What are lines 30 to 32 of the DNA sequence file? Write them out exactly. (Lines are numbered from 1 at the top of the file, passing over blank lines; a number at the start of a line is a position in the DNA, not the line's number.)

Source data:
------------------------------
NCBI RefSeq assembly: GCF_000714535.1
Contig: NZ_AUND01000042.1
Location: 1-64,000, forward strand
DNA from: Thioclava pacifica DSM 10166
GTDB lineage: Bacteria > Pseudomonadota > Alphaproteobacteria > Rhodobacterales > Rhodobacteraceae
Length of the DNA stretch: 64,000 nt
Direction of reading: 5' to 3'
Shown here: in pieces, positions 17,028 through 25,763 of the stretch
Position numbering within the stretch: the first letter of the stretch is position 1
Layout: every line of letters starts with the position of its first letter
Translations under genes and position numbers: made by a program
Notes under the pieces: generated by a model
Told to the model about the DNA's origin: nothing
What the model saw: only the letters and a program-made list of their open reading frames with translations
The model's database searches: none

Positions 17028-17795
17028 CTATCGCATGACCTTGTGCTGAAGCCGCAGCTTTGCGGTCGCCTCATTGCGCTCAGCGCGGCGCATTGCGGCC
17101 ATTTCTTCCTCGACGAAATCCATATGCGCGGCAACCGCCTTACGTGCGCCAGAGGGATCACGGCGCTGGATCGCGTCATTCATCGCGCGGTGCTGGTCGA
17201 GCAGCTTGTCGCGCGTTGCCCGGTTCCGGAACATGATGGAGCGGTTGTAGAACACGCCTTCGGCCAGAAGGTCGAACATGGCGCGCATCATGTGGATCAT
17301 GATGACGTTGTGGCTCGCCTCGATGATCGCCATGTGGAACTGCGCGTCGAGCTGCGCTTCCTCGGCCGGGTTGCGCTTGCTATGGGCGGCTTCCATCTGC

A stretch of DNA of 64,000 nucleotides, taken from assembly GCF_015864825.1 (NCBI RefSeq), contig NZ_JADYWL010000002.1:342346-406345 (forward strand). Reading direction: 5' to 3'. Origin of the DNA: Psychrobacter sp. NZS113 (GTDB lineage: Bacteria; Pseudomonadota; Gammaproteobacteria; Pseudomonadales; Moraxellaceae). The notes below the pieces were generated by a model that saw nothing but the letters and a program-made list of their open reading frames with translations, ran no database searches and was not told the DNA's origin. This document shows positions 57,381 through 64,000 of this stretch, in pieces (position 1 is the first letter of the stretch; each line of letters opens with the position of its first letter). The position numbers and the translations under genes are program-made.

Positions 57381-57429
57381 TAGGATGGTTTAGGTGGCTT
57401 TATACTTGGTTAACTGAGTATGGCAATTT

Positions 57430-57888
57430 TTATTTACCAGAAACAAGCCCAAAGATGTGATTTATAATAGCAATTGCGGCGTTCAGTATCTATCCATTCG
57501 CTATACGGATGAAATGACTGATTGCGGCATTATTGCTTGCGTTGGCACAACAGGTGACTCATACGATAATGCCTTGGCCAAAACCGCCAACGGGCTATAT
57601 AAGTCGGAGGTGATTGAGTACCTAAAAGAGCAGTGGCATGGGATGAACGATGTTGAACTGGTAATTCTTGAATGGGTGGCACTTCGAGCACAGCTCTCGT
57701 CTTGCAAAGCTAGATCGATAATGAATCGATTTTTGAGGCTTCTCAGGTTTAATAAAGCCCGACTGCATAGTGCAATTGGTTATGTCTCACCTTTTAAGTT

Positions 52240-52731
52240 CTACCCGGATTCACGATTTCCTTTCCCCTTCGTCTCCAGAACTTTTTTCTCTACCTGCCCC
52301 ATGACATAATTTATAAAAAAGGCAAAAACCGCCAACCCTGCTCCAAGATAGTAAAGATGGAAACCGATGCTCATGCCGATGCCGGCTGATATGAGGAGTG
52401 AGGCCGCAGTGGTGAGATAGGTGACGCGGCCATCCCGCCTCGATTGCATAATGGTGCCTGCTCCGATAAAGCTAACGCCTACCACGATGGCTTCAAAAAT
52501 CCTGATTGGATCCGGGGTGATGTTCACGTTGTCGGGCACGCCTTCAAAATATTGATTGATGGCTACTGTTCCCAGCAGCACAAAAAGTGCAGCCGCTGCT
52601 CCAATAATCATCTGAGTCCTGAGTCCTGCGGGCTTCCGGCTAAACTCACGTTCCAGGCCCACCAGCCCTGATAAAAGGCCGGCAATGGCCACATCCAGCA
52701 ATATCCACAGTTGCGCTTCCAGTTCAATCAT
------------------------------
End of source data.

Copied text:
Positions 52240-52731
52240 CTACCCGGATTCACGATTTCCTTTCCCCTTCGTCTCCAGAACTTTTTTCTCTACCTGCCCC
52301 ATGACATAATTTATAAAAAAGGCAAAAACCGCCAACCCTGCTCCAAGATAGTAAAGATGGAAACCGATGCTCATGCCGATGCCGGCTGATATGAGGAGTG